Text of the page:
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Lesson 23 – Moving Averages, A Guide for Forex Traders

The moving average is one of the most widely used technical indicators in all kinds of markets. 

And for good reason.

They are simple to grasp and to give you an excellent summary of the current market tendencies and price history.

They are so useful and so commonly used that the 50 and 200 moving averages in many chart time scales act as powerful supports and resistance zones since so many traders are using them. More on this later.

So what is a Moving Average in Forex Markets?

A moving average is a line on a chart that signifies the average of the closing price of past candles over a specific time period.

You will often notice your charts, especially small timeframe ones showing wild price fluctuations which can make the overall market sentiment hard to read. Moving averages help simplify this by creating a smooth line that sums up the recent price action.

The main use of a moving average is to be able to more easily find trends and spot a reversal as it is happening.

So, when the price of a currency pair is above the moving average, it is considered an uptrend.

Likewise, when the price is below the moving average, it is considered a downtrend.

And when the trend line breaks, more specifically, when the price crosses the moving average, this is considered a trend reversal.

Moving averages are base on past price and are known as a lagging indicator. This means the information you have from them now has already happened. 

And furthermore, they cannot predict exactly when or that a trend reversal will happen, they only confirm it once it has happened.

There are a few types of moving average that we can use in our trading strategies. The main two that we will cover in this course are the simple moving average (SMA) and the exponential moving average (EMA). 

Let’s go into depth on each one.

The Simple Moving Average (SMA)

Lets assume in an example that you are using the 5 day SMA for your chart. This mean that your moving average line will be a simple mean average closing price of the previous five days.

In this example, we’ll assume the closing prices over the last days were 1.60, 1.71, 1.64, 1.67 and  1.59.


Then, the maths to result in the moving averages line will be like this:

 (1.60 + 1.71 + 1.64 + 1.67 + 1.59)/5

So in this case, our moving average would be 1.642

Obviously, the longer the SMA reaches into the past, the less responsive it is to immediate movements in the price action.

As each of the past price points are weighted equally, the most recent price action affects the SMA just as much as the price action 5 days ago in the above example.

This can be problematic for traders as the SMA is rather unresponsive and could fail to react to rapid price movements that could be key to a potential winning trade strategy.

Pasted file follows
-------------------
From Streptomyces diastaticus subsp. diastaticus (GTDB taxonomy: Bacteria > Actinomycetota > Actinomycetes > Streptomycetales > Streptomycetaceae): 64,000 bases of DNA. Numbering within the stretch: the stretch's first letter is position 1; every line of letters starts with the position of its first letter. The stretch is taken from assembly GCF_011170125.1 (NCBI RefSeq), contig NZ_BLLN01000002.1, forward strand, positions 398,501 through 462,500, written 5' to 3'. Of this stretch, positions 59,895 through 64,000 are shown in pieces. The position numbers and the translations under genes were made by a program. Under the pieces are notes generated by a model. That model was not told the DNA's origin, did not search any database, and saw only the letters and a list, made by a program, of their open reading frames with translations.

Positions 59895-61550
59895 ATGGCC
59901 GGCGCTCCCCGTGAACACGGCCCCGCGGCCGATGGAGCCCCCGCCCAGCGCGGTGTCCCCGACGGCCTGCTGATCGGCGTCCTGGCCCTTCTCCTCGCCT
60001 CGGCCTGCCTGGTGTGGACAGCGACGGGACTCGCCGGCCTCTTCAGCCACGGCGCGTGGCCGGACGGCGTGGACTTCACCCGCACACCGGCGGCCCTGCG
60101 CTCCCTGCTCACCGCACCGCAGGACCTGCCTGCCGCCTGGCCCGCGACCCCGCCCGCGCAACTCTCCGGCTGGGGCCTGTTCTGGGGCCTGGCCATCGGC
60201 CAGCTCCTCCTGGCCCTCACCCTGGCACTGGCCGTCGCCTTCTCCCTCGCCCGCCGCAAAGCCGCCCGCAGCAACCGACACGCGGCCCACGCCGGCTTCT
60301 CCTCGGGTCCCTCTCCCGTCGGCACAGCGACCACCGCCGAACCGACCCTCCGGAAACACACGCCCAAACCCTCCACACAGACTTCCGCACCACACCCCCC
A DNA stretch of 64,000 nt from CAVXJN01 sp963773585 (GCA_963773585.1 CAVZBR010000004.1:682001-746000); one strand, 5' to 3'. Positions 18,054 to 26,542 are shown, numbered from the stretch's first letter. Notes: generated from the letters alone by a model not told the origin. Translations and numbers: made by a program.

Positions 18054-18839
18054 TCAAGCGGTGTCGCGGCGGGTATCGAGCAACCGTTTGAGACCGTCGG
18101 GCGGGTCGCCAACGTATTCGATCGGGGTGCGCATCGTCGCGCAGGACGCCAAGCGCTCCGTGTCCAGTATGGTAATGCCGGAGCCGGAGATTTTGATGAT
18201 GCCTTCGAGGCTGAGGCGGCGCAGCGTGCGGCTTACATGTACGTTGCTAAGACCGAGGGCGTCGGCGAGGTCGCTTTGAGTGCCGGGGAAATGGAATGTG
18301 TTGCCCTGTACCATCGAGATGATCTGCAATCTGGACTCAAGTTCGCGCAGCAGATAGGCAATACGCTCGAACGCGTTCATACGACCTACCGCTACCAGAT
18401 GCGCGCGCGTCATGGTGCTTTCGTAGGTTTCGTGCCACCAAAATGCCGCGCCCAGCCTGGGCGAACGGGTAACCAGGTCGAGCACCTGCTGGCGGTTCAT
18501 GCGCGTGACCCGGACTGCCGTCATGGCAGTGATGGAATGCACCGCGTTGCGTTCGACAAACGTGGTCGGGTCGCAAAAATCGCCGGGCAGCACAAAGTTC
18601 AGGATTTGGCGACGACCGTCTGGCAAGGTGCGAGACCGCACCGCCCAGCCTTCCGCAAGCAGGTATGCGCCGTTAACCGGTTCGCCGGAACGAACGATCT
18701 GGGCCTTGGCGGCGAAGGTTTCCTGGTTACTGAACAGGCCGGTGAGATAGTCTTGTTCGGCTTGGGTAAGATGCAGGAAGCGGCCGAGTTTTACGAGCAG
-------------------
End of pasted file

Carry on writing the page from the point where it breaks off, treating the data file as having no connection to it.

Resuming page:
This is why the exponential moving average is used, as it solves this problem.

The Exponential Moving Average (EMA)

The EMA works the same in principle as the SMA, however its crucial difference is that it adds more weight to the more recent data points and removes weight from the data points further in the past.

This makes the EMA much more responsive to recent movements in the markets while similarly fulfilling the information summary the SMA does. 

This is beneficial to traders as trend reversals can be found more quickly as the EMA can display this quick change in market sentiment and will switch its angle quickly enough to find a good trade.

Due to this, if you look at your charts with both EMA and SMA visible you will see the EMA is closer to the actual price shown in the candlesticks. And that the EMA is more volatile than the SMA.

When trading, its is much more tactical to consider the information happening now with your techinical indicators rather than further in the past, as all this information has already been digested and traded into by the market.

Lengths of the Moving Averages

The length of the moving average you select for your chart will have a significant difference to the information you will be interpreting. Most traders opt to use many EMAs at the same time to have both a short, medium and long term summary of the price action to identify trends easily.

Here are the most commonly used moving averages:

  • 10 EMA, for short term
  • 50 EMA, for medium term
  • 200 EMA, for long term

How to trade using Moving Averages

Moving averages, especially the mostly used ones being the 50 and the 200, act very similarly to support and resistance lines. As many traders and market participants use them at the same time, the price almost always has a reaction when meeting or crossing the moving average line. 

Keep this in mind when setting up your trades or when in a trade.

Look for either a bounce or a breakout at one of these points of crossing and expect further movement to follow that momentum, and enter a trade accordingly.

As a general rule, when the price is under the EMA it will act as a resistance level to break through or bounce off of. And likewise for being over the EMA and a support level.

Because of this, when the price crossed a significant EMA (mostly 50 or 200) it would be considered a signal to trade as we have a price breakout.

Coming Up Next

Next up we will be covering the RSI, Relative Strengthen Index, a very popular tool for us traders which helps us gauge the market sentiment of each forex pairing quickly.

See you there.

Previous Lesson
Top Down & Bottom Up
Next Lesson
Relative Strength Index (RSI)

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